Remember that your muscles are more than 70 percent water and that the water is retained in the muscle by glycogen'three grams of water for every gram of glycogen'and the presence of electrolytes. If you've ever been on a low-carbohydrate diet for any length of time, you no doubt noticed the profound loss of water that results initially. Once you've used up the glycogen stored in the muscle, the water that was bound to it leaves the muscle. That not only causes the muscle to deflate, but it also leads to a loss of blood volume and a reduction in pumpability, as the pump is nothing more than the accumulation of blood and fluids in the muscle and its capillaries. Ordinarily, it occurs when you perform a number of reps, at least six or more, in immediate succession. The successive extensions and contractions literally pump more blood into the area. If, however, total blood volume is down and the fluid pressure within the muscle has been lowered'through a low-carb diet, for instance'it will be difficult to achieve a pump at all.

Obviously, total blood volume and fluid pressure inside the muscle are crucial. Maintaining optimal blood volume is simple enough: Make sure you eat a well-balanced diet that includes adequate carbohydrates, electrolytes and water. Chronic overtraining can lead to staleness and difficulty in achieving a pump. Overtraining prevents the body from ever fully recovering from the exhaustive effects of exercise. The muscles never completely regain their supply of glycogen and other nutrients.

Anabolic steroids enhance the pump only insofar as they cause the body to retain the electrolyte sodium and, hence, water. That definitely results in increased blood volume and fluid pressure. Uncontrolled, the sodium and fluid retention that results from steroid use can raise blood pressure to dangerous levels, so taking steroids is not a safe, reliable way to enhance your pumps. Eat a well-balanced diet, get adequate rest, don't overtrain, and you should never have any trouble getting a pump.

I'll also pass on another of Mike's observations in regard to the pump. He made it in Gold's Gym, where he conducted his personal-training business. One day we were both in the gym, and a young trainee came up and began to question Mike about his Heavy Duty methods. The young fellow launched into a series of objections, which Mike listened to with far more graciousness than his behavior warranted. The fellow concluded by saying, 'High-volume training gives a great pump to the muscles, and the pump is the only thing that stimulates muscle growth.'

Mike raised an eyebrow, and a grin spread across his face. 'Young man,' he began, 'take a look around you in this gym. You will see that almost every bodybuilder in here is getting a good pump today. If the pump were the sole factor that resulted in muscle growth, then each of these gentlemen would be sporting 25-inch arms, a 60-inch chest and 30-inch thighs'because some of them have been getting a 'good pump' at each and every workout, year in and year out, for more than 15 years. I've been around this gym for that long, and it's been my observation that not one of those people has gotten any bigger; they all look the same because they have not increased the intensity of their muscular contractions. They have all pumped and pumped and pumped, and they all felt good about their training efforts because the temporary eschemia the pump provided made them feel bigger than they were before they worked out. When they left the gym, however, their pumps subsided'as it is only a temporary filling of the vasculature with blood'and their muscles returned to the same size they were before the workout.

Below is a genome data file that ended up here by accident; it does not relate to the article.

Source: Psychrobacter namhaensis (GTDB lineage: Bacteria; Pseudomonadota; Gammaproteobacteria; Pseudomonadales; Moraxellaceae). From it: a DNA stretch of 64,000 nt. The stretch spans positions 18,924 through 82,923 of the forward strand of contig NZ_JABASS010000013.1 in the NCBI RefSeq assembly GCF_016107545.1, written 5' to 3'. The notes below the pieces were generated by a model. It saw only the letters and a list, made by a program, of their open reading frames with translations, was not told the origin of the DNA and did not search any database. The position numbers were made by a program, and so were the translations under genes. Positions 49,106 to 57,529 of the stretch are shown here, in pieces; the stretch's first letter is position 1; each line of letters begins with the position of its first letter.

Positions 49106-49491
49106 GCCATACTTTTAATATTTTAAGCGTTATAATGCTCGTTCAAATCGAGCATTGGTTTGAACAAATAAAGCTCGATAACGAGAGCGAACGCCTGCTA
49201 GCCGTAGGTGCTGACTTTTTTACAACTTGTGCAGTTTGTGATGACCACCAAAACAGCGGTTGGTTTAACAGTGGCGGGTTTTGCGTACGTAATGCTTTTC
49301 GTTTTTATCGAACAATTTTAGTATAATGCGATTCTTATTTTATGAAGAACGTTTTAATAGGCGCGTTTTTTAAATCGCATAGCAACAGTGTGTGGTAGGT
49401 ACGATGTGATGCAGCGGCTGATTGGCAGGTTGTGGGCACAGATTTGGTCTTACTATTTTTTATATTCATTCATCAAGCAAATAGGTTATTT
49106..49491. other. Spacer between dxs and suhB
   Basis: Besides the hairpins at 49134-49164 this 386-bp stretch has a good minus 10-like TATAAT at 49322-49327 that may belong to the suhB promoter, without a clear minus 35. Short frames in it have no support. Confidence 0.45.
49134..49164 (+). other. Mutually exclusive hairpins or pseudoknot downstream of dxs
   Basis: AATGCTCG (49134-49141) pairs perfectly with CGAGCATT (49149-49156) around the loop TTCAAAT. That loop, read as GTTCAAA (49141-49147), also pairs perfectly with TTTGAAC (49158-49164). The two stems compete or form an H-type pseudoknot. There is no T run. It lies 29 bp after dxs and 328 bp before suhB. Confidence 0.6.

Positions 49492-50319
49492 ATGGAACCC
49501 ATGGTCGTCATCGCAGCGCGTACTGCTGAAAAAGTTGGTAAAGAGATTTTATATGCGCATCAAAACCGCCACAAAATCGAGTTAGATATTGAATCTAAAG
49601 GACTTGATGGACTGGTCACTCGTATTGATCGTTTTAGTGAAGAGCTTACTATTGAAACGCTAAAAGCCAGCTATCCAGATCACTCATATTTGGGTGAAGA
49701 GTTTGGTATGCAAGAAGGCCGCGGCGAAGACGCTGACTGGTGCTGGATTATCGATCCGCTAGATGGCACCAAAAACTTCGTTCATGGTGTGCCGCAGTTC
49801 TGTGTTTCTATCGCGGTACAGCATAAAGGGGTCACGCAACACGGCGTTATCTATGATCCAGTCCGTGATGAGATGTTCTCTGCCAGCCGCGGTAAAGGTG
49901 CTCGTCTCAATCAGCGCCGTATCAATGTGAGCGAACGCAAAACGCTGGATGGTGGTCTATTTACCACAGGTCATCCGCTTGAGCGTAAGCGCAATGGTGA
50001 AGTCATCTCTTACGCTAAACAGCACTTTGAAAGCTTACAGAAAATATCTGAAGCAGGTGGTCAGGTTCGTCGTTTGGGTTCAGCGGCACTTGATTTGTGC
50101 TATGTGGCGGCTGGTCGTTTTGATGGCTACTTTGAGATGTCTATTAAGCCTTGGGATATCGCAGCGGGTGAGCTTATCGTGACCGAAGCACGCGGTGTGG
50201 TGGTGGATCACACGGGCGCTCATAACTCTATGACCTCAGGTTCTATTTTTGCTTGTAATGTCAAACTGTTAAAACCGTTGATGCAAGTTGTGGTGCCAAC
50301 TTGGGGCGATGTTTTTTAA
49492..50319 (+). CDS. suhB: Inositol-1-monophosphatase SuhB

'Everybody gets a pump, but not everybody gets bigger. A pump is never an indicator of muscle growth being stimulated and, in truth, has virtually no effect at all on the muscle-building process accept in the case of rank beginners.' The young fellow's jaw went slack, and I can still see his face, looking as though his world had just changed, as Mike and I left Gold's.

Sugar and Carbohydrates

Q: There is so much written these days about the harmful effects of carbohydrates and sugar. In reading Mike Mentzer's writings on the subject, I don't find him condemning sugar or carbohydrates. I find that odd.

A: Mike looked into the issues of nutrition very thoroughly, and he had reasons'valid, scientific reasons'for not climbing on the anticarbohydrate, antisugar bandwagons:

'When you go on a zero-carbohydrate or low-carbohydrate diet for any extended period, the body will make its own carbohydrate by converting protein and fat to sugar. If sugar is so evil and the body doesn't need it, why does the body manufacture its own when there is a deficiency in the diet? The answer obviously is that the body needs sugar to survive and remain healthy. In addition to being the most efficient source of fuel for the muscles, sugar figures centrally in a host of other physiological needs. The brain derives almost 100 percent of its nutrition from sugar. Ever notice the diminished concentration and short-term memory that attends going on a low-carb diet, not to mention the irritability? These are signals that the body sends for sugar.'

So by all means include carbohydrates in your diet, but be sure to eat those that contain other essential nutrients, such as minerals and vitamins. That way an occasional candy bar or ice cream cone will do absolutely no harm. As a matter of fact, many physical educators recommend that the athlete's daily calorie consumption contain up to 65 percent carbohydrates, with the rest divided between fats and protein. Keep in mind that muscle tissue is made up almost entirely of water and that glucose is instrumental in keeping water in the muscle cell. Nutrition scientists are discovering that sugar (unrefined'stick with natural sugars such as fruit sugar) is not the villain it's been made out to be'it may actually turn out to be the bodybuilder's best friend.

Mike also pointed out that many of the so-called 'diseases of civilization'diabetes, hypoglycemia, gout, ulcers, cardiovascular disease, dental caries, alcoholism and even mental illness'have been blamed on refined carbohydrates, but, he believed, refined sugars are no more toxic than any other nutrient. Fat, protein, vitamins, minerals and even water can be harmful and even fatal'if consumed in large enough quantities; however, the human body needs all of those substances. It has mechanisms for using them and mechanisms for dealing with quantities in excess of specific needs.

Of course, certain people have defective mechanisms; diabetics, for instance, can't deal with excessive sugar intake as successfully as other people. If you do not have such a condition, then removing sugar or other carbohydrates from your diet can only cause problems'both to psyche and soma.

[Note: For a different view, see 'Low-carb Diet: Unjustly Accused' in this same issue.]

Editor's note: John Little is now available for phone consultations to educate and elaborate on Mike Mentzer's revolutionary Heavy Duty training system. For information on rates and information, contact Joanne Sharkey at (310) 316-4519, visit, or go to IM